During the Lifelong Learning Week 2016 organised by the Lifelong Learning Platform, the second Digital Learning working group meeting took place at MundoJ, bringing representatives of the European Commission, Digital Europe and a number of other NGOs to discuss and share experience on the topic of Digital Learning. The objective of this discussion was to find a common ground and find possible project ideas. I was asked to make an introduction and overview on the topic: this was my contribution.
- Re-professionalisation of teachers: adequate teaching methods with digital tools;
- Social inclusion:, or address the Digital Divide - nothing else than educational (skill) gap which origins from socio-economic inequalities as much as gender, ethnicity and so on;
- Openness of Education: open up educational resources and remove barriers to access to educational materials;
- Active citizenship: re-discuss and promote engagement and e-participation in society, address the dangerous online/offline behaviours;
- Rethinking employment: reflecting about the fast changing jobs and to those skills & competencies needed for future jobs.
These are just some of the opportunities which Digital Learning and Media Literacy can bring to the table.
Unfortunately, the European discourse on Digital Learning seems to focus only on the skill mismatch, the example of that is the New Skills Agenda for Europe - the overarching topic of this year's Education & Training Forum. Tackling the digital skill mismatch, especially in professional terms is important the wide digital divide (as pictured ):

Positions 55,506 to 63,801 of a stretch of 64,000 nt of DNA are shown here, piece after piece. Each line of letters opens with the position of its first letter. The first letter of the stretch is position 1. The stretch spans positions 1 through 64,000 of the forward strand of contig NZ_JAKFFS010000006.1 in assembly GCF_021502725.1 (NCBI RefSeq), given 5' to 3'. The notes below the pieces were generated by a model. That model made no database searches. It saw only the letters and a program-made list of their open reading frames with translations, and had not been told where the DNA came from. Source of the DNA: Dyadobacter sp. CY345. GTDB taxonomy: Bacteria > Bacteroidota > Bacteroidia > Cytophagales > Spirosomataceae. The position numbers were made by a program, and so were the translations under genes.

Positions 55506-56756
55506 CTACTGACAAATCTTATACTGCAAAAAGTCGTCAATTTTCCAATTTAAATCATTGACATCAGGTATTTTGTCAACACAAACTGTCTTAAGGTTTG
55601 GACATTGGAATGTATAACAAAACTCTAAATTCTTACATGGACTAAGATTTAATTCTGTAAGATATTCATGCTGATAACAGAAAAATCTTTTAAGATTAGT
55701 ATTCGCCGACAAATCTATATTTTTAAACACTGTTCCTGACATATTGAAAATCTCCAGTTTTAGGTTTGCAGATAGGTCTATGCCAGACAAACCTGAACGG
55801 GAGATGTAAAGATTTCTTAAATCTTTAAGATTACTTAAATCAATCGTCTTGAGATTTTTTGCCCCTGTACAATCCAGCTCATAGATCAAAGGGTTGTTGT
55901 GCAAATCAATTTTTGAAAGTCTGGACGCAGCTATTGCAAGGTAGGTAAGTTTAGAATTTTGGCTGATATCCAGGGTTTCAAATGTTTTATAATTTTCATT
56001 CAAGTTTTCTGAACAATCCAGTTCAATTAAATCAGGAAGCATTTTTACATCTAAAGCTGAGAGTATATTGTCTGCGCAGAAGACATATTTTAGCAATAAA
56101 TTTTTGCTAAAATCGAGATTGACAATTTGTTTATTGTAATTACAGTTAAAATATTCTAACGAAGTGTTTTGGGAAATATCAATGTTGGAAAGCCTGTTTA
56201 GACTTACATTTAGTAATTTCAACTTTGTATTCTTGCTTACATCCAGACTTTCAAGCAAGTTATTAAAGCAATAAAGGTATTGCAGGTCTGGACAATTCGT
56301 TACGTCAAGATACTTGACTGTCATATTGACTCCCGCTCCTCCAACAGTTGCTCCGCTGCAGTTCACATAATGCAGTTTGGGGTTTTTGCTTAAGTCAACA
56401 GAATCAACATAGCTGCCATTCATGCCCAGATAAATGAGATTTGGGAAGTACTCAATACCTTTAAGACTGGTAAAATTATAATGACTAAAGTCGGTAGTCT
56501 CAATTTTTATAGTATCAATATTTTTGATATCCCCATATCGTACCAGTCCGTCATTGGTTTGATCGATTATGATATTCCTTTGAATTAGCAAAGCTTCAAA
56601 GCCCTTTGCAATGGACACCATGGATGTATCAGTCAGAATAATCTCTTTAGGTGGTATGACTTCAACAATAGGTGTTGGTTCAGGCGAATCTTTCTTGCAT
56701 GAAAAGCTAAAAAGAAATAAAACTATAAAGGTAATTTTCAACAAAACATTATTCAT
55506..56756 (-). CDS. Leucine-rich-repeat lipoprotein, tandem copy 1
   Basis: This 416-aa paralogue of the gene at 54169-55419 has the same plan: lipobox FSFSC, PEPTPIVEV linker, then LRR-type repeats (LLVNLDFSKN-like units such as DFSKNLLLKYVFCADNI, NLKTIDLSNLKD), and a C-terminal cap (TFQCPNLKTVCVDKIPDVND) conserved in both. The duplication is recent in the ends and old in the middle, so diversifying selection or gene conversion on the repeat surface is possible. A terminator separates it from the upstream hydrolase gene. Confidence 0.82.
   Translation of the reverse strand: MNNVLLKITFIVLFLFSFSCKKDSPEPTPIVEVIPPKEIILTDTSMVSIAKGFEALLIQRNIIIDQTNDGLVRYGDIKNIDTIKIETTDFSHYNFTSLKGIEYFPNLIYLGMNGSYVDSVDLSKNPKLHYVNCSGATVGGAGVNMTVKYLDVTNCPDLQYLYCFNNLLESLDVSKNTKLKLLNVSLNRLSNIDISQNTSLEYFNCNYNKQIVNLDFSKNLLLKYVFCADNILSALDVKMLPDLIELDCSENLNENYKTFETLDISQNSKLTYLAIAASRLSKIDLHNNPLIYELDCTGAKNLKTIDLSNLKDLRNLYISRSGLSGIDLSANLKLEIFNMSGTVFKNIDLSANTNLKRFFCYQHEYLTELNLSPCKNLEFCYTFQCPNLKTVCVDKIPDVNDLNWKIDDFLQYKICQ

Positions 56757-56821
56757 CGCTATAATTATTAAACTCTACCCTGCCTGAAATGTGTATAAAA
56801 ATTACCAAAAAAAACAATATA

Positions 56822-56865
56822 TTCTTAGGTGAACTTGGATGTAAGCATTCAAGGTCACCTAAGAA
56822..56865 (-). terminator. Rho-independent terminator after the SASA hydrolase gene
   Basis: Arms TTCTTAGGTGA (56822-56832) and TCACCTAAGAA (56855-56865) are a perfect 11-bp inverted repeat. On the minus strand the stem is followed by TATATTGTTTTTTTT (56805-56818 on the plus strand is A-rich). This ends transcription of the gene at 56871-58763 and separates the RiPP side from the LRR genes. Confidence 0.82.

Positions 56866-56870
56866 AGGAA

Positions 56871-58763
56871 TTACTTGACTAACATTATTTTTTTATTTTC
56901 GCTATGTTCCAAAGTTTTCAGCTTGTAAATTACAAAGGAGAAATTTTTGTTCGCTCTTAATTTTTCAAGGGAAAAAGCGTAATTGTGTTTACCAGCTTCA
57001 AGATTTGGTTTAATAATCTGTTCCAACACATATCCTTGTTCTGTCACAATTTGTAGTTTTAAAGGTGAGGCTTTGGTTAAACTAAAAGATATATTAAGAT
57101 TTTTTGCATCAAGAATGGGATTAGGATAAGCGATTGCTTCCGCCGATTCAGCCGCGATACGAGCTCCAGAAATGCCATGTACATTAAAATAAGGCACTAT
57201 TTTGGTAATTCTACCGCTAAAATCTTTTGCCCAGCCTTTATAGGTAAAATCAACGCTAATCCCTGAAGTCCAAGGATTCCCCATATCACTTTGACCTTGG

However, being digitally skilled does not mean being digitally literate. Being able to use digital devices doesn't equal being able to exploit them at their full potentials or use them critically. That is why despite the Skills need should be complemented with transversal competencies such as Media literacy and critical thinking.
"...children’s and young people’s ability to think critically and exercise judgement so that, particularly in the context of the Internet and social media, they are able to grasp realities, to distinguish fact from opinion, to recognise propaganda and to resist all forms of indoctrination and hate speech".